DELTA software future

Macfarlane, Terry terrym at CALM.WA.GOV.AU
Mon May 10 06:02:07 CEST 2004


It has been interesting to see in recent postings to DELTA-L that there 
continues to be a high level of interest and usage of the DELTA format 
and the software. There has also been criticism of CSIRO for apparently 
keeping the software code to itself but not doing any development.

In defence of CSIRO, there have in fact been two moves proceeding in 
Australia to try to further develop the software. Firstly, CSIRO have 
been prepared to licence the software to another organisation if one 
could be found to take it on, as they announced when ceasing 
development, and in fact negotiations have been taking place over a 
licence agreement. It is not CSIRO's fault that this has been a slow 
process. It has been stated by Steve Shattuck that if a licence can't be 
arranged, then open release of the source code would be considered. 
Secondly, there have been a series of informal discussion between 
representatives of several Australian systematics institutions about the 
possibility of joining in a consortium to use the licence mentioned 
above as a basis for finding funds for DELTA software development. This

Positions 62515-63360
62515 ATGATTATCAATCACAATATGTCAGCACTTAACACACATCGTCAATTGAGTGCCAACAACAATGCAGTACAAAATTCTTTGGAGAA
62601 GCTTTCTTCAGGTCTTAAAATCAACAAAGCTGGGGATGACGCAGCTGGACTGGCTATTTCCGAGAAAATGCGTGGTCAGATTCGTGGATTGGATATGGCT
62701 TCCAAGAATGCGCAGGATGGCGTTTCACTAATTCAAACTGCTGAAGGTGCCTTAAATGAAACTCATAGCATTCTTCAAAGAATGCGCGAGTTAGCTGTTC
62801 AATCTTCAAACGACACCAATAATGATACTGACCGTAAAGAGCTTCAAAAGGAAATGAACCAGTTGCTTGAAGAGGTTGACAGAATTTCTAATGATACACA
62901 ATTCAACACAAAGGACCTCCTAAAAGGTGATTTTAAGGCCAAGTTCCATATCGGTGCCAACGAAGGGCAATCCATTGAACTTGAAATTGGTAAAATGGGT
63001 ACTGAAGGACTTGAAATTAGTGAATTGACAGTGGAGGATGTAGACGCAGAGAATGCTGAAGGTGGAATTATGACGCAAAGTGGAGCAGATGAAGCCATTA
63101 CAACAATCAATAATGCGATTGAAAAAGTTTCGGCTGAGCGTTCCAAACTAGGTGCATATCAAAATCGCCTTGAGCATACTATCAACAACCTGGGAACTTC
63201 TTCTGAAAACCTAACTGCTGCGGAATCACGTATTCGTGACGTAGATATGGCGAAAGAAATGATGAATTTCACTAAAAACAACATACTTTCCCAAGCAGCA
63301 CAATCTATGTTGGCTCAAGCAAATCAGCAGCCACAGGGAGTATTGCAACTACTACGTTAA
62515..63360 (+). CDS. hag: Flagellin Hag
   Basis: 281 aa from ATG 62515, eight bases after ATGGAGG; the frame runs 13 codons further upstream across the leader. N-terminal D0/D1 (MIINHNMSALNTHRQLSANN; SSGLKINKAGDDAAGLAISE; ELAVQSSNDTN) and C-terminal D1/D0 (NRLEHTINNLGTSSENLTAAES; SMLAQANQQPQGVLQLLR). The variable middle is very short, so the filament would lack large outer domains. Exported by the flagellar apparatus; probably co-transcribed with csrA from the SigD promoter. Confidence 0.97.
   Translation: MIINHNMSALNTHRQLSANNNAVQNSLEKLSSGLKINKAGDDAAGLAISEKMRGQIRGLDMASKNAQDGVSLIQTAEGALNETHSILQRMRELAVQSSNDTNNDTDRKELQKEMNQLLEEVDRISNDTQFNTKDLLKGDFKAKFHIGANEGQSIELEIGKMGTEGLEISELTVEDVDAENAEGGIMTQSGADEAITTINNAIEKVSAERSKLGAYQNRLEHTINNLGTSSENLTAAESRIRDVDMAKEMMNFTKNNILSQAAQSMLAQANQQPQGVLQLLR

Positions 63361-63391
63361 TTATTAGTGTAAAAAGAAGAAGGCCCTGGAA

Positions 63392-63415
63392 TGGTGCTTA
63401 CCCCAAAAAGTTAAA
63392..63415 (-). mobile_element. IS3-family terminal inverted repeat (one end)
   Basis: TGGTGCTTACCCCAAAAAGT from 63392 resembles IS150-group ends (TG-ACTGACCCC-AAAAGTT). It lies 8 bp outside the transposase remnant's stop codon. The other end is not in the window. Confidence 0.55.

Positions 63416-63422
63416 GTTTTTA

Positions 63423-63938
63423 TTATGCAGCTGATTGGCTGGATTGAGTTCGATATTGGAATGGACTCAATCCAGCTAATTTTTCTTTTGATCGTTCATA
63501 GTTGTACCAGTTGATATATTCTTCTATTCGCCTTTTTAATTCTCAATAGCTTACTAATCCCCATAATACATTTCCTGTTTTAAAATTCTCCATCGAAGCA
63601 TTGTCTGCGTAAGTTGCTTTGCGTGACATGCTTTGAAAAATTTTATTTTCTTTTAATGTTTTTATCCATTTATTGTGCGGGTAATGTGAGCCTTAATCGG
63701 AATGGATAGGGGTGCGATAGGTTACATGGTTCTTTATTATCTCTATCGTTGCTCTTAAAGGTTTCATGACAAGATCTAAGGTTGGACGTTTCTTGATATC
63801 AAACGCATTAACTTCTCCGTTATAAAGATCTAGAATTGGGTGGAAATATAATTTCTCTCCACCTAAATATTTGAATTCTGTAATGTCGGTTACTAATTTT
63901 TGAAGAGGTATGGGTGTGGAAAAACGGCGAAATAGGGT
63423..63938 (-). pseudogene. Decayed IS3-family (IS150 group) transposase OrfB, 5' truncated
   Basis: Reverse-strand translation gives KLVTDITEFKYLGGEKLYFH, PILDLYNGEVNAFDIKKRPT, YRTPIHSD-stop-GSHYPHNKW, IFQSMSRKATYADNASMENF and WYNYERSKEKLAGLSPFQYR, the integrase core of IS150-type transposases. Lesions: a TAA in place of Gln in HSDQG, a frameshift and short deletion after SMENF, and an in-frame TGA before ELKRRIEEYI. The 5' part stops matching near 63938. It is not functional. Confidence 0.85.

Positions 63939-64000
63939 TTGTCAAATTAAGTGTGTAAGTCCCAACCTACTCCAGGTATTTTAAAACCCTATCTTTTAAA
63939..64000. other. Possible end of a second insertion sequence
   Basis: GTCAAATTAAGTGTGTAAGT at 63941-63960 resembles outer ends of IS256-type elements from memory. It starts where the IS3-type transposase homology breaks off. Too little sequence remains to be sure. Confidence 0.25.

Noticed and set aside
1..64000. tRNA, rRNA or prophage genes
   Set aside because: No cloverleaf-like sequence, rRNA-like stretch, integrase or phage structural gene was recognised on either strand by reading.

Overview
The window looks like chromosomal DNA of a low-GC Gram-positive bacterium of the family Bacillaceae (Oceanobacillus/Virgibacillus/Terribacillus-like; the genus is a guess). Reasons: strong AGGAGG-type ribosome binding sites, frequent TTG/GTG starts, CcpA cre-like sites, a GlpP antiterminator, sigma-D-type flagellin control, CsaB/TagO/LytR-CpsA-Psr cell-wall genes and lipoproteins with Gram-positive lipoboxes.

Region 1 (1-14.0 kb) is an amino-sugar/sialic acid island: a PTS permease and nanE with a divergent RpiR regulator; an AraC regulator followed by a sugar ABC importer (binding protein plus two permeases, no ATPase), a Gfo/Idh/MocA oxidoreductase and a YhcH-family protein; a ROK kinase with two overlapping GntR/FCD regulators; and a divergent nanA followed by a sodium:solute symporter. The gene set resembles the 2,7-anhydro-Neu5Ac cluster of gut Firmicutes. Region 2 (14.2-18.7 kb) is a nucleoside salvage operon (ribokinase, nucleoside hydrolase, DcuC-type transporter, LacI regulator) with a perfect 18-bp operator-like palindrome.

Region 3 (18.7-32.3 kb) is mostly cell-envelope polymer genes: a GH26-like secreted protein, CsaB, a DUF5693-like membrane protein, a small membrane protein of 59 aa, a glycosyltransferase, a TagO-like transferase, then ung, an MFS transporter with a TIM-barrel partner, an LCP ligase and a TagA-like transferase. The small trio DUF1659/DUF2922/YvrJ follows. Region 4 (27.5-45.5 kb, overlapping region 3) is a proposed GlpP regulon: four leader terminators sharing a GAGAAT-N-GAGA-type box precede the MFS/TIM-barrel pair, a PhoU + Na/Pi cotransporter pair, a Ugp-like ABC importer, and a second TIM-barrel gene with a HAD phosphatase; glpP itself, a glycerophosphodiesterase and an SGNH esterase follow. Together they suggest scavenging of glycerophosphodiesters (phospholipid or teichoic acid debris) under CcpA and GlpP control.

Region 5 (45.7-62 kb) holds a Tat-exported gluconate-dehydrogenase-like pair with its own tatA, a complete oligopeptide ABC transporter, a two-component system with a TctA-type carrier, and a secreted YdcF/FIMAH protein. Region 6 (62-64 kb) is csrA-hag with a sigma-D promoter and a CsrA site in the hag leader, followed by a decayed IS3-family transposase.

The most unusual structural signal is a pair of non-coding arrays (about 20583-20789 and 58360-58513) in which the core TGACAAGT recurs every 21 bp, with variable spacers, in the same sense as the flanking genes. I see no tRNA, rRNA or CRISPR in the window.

proposed DELTA consortium is still being discussed, but once the licence 
is finalised, then it can be formally established. In view of the 
interest shown lately, then this will hopefully happen soon.

Clearly it would have been better for users for an announcement about 
the licence and consortium to have been made before now, but it was 
deferred until finalisation of the licence, which has been "imminent" 
for a long time.

The relationship between a consortium and an open-source arrangement 
would be worth exploring. Even in a fully open-source environment the 
most successful projects have a few focussed members which keep 
developments moving towards a well-defined goal.

Another issue that has not been explored so far but which obviously 
should be, is the expansion of a consortium to membership outside of 
Australia. The fact that this has not been done so far is probably 
because discussions are easier when participants are near each other.

Terry Macfarlane
Western Australian Herbarium



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